Sweet potatoes are nutrient-packed and high in vitamins A, B-6, C and E. They also contain good amounts of calcium and potassium. Vitamin B-6 is important for brain and nervous system function and vitamin E protects cells from free radicals. Cinnamon is used in the preparation of sweet potato casserole and several other Thanksgiving dishes and has its own health advantages. It, too, reduces inflammation which is linked to several different chronic diseases, such as cardiovascular disease and type 2 diabetes. Studies have shown it can help lower total cholesterol (LDL – the “bad” cholesterol) and triglycerides.

Last but not least, the main character at Thanksgiving dinner is the turkey. Turkey is a low-fat protein option. It also contains selenium and many B vitamins, including B-6 and niacin, which are vital to turning your food into energy. Tryptophan is a source of niacin, and this amino acid is frequently blamed for the post-meal nap. While tryptophan is no higher in turkey than in most other meats, it is essential to the production of serotonin and melatonin in the body. Selenium may reduce the risk of cancer and help the production of DNA and healthy thyroid hormones.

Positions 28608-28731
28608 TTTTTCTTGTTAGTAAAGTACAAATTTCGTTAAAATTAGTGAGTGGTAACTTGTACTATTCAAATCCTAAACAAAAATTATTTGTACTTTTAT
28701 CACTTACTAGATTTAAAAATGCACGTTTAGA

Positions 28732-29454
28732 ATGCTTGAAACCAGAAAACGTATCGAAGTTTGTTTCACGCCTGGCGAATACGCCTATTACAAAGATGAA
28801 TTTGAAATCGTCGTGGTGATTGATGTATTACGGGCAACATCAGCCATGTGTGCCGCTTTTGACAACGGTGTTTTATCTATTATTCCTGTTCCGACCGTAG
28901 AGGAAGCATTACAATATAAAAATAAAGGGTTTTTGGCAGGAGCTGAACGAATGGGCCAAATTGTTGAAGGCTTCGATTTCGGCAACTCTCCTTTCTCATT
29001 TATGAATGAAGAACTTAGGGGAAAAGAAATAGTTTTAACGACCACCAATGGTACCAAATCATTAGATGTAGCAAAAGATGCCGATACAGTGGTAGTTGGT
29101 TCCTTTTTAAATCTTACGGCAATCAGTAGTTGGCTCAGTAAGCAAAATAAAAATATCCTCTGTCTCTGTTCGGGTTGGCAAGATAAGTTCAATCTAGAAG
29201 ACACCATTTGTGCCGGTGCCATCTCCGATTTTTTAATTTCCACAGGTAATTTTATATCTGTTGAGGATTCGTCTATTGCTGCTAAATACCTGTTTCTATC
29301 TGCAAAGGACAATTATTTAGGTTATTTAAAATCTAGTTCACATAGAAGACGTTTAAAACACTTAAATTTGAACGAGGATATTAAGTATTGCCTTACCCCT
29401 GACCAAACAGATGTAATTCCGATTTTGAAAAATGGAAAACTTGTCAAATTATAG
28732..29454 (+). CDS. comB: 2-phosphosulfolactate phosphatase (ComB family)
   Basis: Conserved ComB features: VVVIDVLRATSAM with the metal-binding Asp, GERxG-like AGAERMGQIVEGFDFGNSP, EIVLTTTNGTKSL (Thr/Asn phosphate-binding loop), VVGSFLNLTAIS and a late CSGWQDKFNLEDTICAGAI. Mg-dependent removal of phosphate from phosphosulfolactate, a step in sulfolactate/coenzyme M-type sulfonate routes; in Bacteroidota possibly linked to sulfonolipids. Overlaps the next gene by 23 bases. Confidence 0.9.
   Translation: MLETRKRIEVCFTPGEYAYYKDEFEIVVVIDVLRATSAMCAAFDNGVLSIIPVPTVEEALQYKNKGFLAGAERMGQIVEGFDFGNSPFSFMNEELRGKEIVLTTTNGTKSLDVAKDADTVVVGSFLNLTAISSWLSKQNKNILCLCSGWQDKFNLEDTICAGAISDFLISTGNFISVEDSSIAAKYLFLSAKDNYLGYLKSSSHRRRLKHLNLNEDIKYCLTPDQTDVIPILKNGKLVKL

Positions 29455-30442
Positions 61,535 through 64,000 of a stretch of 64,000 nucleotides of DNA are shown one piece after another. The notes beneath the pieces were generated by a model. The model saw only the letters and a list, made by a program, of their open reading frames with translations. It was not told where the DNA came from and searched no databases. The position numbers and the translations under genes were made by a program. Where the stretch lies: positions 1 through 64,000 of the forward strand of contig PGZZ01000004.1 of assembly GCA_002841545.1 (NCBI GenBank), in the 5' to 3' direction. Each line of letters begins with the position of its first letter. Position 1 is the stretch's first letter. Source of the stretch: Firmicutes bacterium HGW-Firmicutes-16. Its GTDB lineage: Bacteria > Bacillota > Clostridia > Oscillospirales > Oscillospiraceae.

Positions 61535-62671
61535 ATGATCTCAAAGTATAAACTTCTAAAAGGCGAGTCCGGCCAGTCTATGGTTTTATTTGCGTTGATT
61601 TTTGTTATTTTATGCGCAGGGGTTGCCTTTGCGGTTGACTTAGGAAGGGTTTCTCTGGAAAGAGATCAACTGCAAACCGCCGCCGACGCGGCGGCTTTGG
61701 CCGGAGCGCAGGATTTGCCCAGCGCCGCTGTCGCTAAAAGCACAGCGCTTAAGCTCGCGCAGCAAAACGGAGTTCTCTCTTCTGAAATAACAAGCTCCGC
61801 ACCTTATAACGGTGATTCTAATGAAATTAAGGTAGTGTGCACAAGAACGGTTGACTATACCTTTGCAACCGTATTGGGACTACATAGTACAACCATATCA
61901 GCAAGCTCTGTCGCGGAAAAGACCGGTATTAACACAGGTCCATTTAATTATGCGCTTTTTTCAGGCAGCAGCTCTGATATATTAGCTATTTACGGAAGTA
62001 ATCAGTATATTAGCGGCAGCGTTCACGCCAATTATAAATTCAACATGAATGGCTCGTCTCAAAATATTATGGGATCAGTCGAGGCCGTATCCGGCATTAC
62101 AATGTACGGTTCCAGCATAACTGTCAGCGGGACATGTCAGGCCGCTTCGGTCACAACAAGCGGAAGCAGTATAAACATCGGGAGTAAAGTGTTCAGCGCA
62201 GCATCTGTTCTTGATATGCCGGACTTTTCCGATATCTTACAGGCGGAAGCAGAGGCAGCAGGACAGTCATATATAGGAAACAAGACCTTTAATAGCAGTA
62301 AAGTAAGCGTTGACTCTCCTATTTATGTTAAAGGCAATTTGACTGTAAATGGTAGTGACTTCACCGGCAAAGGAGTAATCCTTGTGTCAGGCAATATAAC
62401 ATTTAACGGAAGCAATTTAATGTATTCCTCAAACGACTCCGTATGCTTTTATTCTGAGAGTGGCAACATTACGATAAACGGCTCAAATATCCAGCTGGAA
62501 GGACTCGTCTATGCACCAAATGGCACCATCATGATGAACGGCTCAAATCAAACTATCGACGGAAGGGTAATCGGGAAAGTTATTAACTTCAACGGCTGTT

All of these foods provide a huge variety of nutrients and can benefit your health throughout the fall season and year-round – and there’s so much we didn’t cover! Let go of the guilt that is so often associated with holidays. Celebrate health and happiness with your loved ones.


About the Author:

Emily L. Thevis, MBA, RDN, CSOWM, CDCES, received her Bachelor of Science in Nutritional Sciences from Louisiana State University in 2011, and recently graduated in December 2021 with her Master’s in Business Administration with a concentration in Healthcare Administration Systems. She is a Certified Specialist in Obesity and Weight Management, as well as a Certified Diabetes Care & Education Specialist. Her professional passion lies in bariatric surgery, though she has transitioned into being a physician liaison with the General Surgery, Heart & Vascular, Oncology, and GI service lines for Memorial Hermann in Houston, Texas.